Rules there for a rea­son, Sonny Bill


South Waikato News - - SPORT - By TAINE RAN­DELL

On merit, his­tory sug­gests Sonny Bill Wil­liams will play sec­ond fid­dle to Ma’a Nonu again. The only time Wil­liams gen­uinely cracked the All Blacks was when Nonu had a wretched run with in­jury. He was No 1 by de­fault. At the last World Cup he was a bit-part player at best.

In terms of the ex­emp­tion he was granted to be picked for the end of year tour with­out hav­ing to play in the NPC for Coun­ties Manukau, I’m not in favour of it.

You have rules for a rea­son. For the New Zealand Rugby Union it cre­ates a grey area, which makes it hard when you’re deal­ing with the next per­son. Why have the has­sle?

It also cre­ates an obli­ga­tion to play him, even if he doesn’t live up to the hype.

Rugby is a lot more sub­tle game than league and some of the nu­ances will have moved on a tad.

Let’s hope Wil­liams is go­ing to be fan­tas­tic but it’s hard to see him get­ting past Nonu. He’s just been that good over the past decade and his com­bi­na­tion with Con­rad Smith is in­valu­able.

Mov­ing on to the Spring­boks, they have been very low pro­file.

They had an av­er­age se­ries against the Welsh in June and prob­a­bly should have lost at least one of those tests.

They’ve been pretty unin­spir­ing against Ar­gentina so they’ll come in rel­a­tively un­her­alded against the All Blacks.

There’s not a lot of fizz or ex­pec­ta­tions about the Boks this year.

In the test at El­lis Park the All Blacks, with­out a shadow of a doubt, con­firmed them­selves as the best side in the world.

The Spring­boks were up for that test – they had a lot of ex­pec­ta­tion – but the All Blacks went to another level and rose to the oc­ca­sion.

This year feels dif­fer­ent, more as though there is hope rather than ex­pec­ta­tion when it comes to the Boks. Quite pos­si­bly that makes the Boks more dan­ger­ous.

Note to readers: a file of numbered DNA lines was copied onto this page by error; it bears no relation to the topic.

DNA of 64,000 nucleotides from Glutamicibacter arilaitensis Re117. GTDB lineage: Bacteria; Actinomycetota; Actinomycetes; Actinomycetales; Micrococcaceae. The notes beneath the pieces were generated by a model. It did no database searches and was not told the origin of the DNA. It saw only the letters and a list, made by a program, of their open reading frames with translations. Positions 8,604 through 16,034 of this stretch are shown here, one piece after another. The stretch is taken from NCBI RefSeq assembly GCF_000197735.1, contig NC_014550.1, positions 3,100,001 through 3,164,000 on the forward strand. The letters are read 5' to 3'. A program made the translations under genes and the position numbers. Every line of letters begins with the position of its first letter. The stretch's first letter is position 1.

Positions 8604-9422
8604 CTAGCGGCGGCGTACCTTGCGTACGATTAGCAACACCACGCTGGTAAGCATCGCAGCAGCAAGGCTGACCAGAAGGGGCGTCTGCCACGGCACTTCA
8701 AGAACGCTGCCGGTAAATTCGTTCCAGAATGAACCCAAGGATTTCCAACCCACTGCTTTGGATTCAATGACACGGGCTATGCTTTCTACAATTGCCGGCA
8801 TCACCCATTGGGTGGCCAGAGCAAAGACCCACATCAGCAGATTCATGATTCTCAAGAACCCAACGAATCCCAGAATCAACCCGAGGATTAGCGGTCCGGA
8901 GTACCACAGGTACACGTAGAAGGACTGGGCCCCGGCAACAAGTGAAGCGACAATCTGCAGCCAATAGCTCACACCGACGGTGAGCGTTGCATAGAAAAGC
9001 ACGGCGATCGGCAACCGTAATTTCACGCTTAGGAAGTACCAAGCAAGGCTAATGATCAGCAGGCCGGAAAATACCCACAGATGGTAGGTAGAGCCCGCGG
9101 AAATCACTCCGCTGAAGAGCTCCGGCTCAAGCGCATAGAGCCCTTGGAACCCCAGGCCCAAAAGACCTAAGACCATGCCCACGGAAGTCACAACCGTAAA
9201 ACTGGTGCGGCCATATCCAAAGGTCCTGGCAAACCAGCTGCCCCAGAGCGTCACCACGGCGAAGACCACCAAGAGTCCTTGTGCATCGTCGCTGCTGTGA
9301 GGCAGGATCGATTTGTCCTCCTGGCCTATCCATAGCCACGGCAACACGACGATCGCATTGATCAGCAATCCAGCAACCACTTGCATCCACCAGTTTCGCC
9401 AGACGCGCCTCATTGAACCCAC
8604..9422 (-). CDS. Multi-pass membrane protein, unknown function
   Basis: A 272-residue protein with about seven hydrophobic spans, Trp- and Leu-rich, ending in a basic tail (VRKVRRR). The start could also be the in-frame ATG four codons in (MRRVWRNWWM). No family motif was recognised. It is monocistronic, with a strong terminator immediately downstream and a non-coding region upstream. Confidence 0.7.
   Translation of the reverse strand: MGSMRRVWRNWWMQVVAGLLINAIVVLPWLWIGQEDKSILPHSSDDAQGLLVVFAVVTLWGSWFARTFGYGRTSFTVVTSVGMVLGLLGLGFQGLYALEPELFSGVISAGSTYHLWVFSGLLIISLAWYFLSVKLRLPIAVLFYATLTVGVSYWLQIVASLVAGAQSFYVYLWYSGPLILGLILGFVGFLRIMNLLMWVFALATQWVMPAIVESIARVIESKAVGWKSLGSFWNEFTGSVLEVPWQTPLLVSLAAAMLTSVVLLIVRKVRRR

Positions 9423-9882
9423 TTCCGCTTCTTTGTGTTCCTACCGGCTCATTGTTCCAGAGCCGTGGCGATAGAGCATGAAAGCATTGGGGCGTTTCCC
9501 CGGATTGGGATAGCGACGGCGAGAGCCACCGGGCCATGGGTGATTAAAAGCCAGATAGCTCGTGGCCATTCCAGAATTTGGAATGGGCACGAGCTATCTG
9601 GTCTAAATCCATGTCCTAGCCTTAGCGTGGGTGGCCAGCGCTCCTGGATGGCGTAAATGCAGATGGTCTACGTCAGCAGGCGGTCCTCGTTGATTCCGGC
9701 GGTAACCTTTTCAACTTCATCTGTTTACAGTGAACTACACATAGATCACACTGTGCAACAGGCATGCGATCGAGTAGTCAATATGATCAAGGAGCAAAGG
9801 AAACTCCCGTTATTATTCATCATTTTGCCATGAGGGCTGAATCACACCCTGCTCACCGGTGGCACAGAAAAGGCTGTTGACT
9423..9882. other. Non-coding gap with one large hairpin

For­mer South African cap­tain John Smit said last week that Boks must beat the All Blacks at least once this year to have any chance at next year’s World Cup. I dis­agree – two or three months can be a long time in rugby.

For the Spring­boks as­pi­ra­tions at the World Cup it is not cru­cial that they beat the All Blacks this year. Cer­tainly next year is a dif­fer­ent story.

The Boks haven’t beaten the All Blacks since 2011. That’s a long time. You can only as­sume, given how well the All Blacks played last week, and how com­par­a­tively poorly the Boks have been trav­el­ling, that the test in Wellington will be a com­fort­able vic­tory for Steve Hansen’s men.

His­tor­i­cally, the Spring­boks locks have been colos­sal. Bakkies Botha, Flip van der Merwe, Kobus Wiese and Vic­tor Mat­field is back for this tour.

In New Zealand open­side is our iconic po­si­tion – think Richie McCaw and Michael Jones. In Eng­land first five-eighth is their equiv­a­lent. In South Africa the lock is their na­tional po­si­tion of im­por­tance. That’s where they’ve usu­ally had an ad­van­tage.

How­ever, with Brodie Re­tal­lick and Sam White­lock, they are the best lock­ing part­ner­ship in the world. Those two guys es­pe­cially give me great con­fi­dence we will do very well against the Spring­boks. It’s not of­ten the All Blacks have the best lock­ing part­ner­ship in the world. Here we can at­tack the Boks’ strength.

The Boks are at their best when they are one-di­men­sional. They pick a big, strong mid­field with not a lot of sub­tlety.

It’s been shown over the last decade when they de­vi­ate from that game plan they are not as suc­cess­ful. There’s no se­cret – the All Blacks have to mus­cle up and where pos­si­ble use the ball like only they can.

Hav­ing played with a num­ber of South Africans, while they come across as straight laced they are emo­tional peo­ple. When you play them at home in front of their own peo­ple, they grow an arm and a leg.

Taine Ran­dell is a for­mer All Blacks cap­tain.

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